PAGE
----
For a brief period, we were a city without a functioning Marie Callender’s.
I know — who could believe that? Sure, Carrows can close across the street on California Avenue, and chains are struggling all over the country, but then we lose both the one in the northeast and the one on California that I believe opened before I moved to Bakersfield in 1980?
Well, our ordeal only lasted for a few weeks before local entrepreneurs revived the place, announced plans for a remodel after the first of the year — during the slow time for restaurants — and brought back the menu without a liquor license, as it had lapsed. (The ABC notice is on the door and it will be returning.)
How’s the new place? Breakfasts are still awesome — we’ve been going there for decades and, despite menu changes, they do it right — and I’m always looking for an excuse to eat pie for breakfast — hey, it has fruit, right? Dinners, on the other hand, are not as thrilling, and my companion, noting a musty smell to the carpet on our nighttime visit, will be excited to see that remodel. The place right now looks the same as it ever was and unless you’re Luigi’s or Wool Growers (neither of which features a musty smell) you can’t get away with the dated look. Technically she described the smell as “old building/nasty carpet” but I think musty is more succinct.
Let’s talk about breakfast first. Admittedly, we were both hungry coming off a gym visit, but even accounting for that it was an impressive repast. My companion ordered the bacon tomato avocado omelet ($11.49) with pancakes instead of toast (an option I recommend) while I went for one of the skillets made with tater tots, the farmhouse ($10.79) with a side of French apple pie ($4.99). The only bad news was the sliced avocado on top of my companion’s omelet had some darkness on one end of the slices. Visually unappealing. Musty to the eyes you might say. But the omelet was filled with bits of bacon, tomato and three cheeses — cheddar, Swiss and Jack. And it was a thin, perfectly formed creation with above average hash browns on the plate. The buttermilk pancakes were thick and amazing, very light for something with such substance. Unless you’re a real nut for toast, I’d get this starch.
My skillet was notable for the many grilled, fresh veggies mixed in (white onions, red and green peppers, mushrooms, oven-roasted tomato chunks, even zucchini). The finely diced ham was all in one spot under the eggs. It was also notable for two cheeses, pepper jack and a spicy poblano cheese sauce. The restraint in the use of the cheese, not too much to overwhelm all those great vegetables, but enough to add that satisfying creaminess, was great. My companion noted that both breakfasts had not been excessively salted in the cooking process, which is a plus for anyone concerned about sodium intake.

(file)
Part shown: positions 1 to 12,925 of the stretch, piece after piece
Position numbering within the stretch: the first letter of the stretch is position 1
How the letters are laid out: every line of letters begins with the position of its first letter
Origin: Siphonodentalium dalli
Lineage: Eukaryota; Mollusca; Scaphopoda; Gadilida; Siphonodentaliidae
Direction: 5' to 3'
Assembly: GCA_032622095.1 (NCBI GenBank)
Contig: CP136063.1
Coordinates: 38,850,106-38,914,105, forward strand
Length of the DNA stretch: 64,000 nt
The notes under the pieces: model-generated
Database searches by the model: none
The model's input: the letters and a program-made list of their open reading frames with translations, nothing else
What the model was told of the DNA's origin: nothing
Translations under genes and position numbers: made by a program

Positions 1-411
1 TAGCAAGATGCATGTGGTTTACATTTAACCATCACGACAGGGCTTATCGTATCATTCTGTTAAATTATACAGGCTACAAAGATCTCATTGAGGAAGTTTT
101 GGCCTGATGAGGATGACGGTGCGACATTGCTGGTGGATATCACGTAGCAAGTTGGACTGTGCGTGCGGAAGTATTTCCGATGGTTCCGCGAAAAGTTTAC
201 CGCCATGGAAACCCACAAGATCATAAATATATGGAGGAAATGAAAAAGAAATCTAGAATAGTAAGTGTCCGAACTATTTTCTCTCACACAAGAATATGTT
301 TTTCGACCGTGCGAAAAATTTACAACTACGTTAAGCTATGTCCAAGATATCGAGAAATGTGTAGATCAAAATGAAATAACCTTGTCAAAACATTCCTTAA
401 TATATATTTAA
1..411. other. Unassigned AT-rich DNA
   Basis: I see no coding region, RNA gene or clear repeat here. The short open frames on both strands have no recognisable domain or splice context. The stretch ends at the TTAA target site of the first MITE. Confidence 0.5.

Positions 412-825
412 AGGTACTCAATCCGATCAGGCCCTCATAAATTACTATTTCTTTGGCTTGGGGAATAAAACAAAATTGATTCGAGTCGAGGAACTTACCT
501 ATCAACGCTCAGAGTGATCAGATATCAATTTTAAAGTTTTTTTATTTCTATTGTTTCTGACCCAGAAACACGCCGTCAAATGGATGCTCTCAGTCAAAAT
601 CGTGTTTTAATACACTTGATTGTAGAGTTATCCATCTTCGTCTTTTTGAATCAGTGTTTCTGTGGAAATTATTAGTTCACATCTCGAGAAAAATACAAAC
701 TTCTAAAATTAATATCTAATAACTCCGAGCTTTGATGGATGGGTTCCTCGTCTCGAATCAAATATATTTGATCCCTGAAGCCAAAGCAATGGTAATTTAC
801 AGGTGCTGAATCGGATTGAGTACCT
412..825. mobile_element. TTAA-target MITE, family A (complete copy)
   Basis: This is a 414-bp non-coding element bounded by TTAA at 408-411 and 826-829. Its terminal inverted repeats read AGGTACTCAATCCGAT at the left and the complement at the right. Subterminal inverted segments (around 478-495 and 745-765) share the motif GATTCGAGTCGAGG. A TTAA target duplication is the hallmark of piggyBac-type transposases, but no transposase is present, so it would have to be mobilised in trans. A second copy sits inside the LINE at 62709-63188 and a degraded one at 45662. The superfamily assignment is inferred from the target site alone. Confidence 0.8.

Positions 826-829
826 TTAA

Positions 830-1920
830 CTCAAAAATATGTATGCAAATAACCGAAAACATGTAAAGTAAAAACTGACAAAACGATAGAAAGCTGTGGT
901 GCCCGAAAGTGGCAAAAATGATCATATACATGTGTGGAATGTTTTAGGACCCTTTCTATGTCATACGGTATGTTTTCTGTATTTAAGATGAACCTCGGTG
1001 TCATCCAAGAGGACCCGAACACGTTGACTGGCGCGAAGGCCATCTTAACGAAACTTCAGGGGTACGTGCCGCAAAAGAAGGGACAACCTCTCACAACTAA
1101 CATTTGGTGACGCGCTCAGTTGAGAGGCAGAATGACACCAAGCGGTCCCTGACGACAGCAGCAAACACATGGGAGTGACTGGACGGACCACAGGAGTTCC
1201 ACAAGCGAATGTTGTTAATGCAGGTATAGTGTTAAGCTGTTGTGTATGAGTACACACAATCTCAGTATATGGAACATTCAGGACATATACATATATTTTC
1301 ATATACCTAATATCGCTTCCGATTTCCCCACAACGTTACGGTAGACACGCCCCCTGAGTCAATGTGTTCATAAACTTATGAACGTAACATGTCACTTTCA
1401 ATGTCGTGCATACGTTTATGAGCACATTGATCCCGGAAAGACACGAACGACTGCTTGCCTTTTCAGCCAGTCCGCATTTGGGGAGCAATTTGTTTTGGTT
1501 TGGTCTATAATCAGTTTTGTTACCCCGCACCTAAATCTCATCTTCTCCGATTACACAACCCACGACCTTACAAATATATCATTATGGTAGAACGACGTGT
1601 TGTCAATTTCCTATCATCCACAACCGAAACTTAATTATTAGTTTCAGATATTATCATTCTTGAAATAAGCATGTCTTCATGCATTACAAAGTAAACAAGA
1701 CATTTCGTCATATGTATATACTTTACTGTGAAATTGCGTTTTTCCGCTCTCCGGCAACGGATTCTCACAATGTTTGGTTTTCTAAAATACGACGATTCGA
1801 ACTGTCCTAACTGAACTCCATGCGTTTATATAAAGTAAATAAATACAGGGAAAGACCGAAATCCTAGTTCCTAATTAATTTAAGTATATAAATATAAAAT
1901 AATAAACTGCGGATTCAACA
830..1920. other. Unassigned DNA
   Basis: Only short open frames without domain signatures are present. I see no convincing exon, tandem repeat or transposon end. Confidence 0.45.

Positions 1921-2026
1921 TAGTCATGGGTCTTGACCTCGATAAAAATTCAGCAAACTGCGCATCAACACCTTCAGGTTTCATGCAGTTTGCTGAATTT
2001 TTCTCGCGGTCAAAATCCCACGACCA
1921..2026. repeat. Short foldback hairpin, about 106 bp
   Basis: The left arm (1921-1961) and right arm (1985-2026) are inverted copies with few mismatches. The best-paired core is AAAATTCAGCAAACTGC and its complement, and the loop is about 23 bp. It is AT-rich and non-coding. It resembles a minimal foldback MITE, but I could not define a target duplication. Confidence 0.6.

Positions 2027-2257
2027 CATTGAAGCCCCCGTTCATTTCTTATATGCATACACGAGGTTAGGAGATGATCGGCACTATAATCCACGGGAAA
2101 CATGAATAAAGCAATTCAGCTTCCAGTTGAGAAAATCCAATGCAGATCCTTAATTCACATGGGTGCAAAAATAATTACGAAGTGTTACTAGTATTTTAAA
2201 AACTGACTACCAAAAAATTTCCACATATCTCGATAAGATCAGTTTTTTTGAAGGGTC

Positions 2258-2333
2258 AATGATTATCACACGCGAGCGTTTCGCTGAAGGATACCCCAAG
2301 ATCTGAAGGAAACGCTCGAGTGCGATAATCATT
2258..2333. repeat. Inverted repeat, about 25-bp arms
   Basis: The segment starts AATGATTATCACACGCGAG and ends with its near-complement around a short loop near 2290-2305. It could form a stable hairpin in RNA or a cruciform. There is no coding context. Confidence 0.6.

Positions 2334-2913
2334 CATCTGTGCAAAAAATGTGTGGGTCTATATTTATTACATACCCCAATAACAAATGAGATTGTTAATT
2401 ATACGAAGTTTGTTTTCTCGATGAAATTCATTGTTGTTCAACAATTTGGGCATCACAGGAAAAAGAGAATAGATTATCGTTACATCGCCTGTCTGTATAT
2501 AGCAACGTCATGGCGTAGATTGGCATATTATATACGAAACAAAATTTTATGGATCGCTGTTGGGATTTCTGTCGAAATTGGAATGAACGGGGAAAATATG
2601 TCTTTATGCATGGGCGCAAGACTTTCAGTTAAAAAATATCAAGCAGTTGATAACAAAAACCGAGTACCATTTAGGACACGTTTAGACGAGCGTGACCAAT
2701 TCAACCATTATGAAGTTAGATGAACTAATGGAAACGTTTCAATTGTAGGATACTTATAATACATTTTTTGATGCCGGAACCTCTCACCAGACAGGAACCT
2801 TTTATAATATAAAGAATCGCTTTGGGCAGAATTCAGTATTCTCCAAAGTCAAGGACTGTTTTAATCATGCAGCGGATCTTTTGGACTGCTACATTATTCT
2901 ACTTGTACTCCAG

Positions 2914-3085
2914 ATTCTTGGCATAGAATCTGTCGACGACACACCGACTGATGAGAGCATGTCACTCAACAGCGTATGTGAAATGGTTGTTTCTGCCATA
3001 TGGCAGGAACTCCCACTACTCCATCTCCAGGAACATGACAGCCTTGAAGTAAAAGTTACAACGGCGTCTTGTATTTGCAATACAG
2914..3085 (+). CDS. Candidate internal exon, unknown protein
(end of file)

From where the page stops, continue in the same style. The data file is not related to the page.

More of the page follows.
The pie, which our excellent waitress Jackie offered to warm up (she deserves a raise, so welcoming was her presence at our breakfast) was just great, really like Marie Callender’s has always made. In my dad’s restaurant at one point he went with frozen apples and the texture on those is never the same as fresh, which get that melt-in-your-mouth feel. My companion noted that the apple pie seemed sweet, but what apple pie isn’t? It’s the nature of that fruit. I finished off her portion. And it should be noted that in this visit, my companion felt the whole restaurant smelled like pancakes.
(By the way, one of Marie Callender’s little publicized excellent breakfast treats are the muffins, particularly the triple chocolate ($3.39) which weighs in at 740 calories. You won’t regret a single calorie. The banana nut and apple streusel have their charms, too.)
Dinner was not as graceful. My theory with the nationwide struggles of Marie Callender’s is that they went too far in promoting their frozen food line in grocery stores and it had to hurt the dinner business. Go check out the freezer section at Vons anytime. Virtually every one of their specialties is available at a reasonable price there and somedays after work you want to just pop one of those into the microwave rather than going out. Especially now that someone invented Netflix.
When we visited at dinner, my companion ordered the Thai shrimp skillet ($13.79) and I ignored the things I’ve liked on past visits (the chicken pot pie, the meatloaf or the burgers) and tried something new, the beef stroganoff ($15.29). My companion’s overwhelming impression was that we’d been served a reheated frozen dinner. “How is this Thai?” she said, and since we’d recently had some great Thai food I had absolutely no response. The plate featured herb rice spread over half the metal skillet and shrimp mixed with roasted tomatoes and fresh vegetables. According to the menu, there was supposed to be a spicy Thai shrimp sauce in the mix but it was so polite as to be beyond detection.
I thought my beef stroganoff was better with a lot of fresh mushrooms, a bit of mustard in the mix but hardly any of the caramelized onions promised by the menu. At least the fettuccine served with it was al dente and the beef medallions were tender and seared on the outside.
There was a delay getting my dinner, so our waitress Mia offered us free pie (the staff seems really determined to keep customers happy), so we sampled the pumpkin cream cheese special offering available only for a limited time. Saw a shirt at the gym that read “You had me at pumpkin spice.” Sure seems like we’re moving in that direction as a nation.
If I go back at dinner, I’ll stick with the chicken pot pie and the burgers. I do need to note that children eat free on Tuesdays and Saturdays, and that I hope they revive the amazing happy hour they used to have once they get the liquor license back.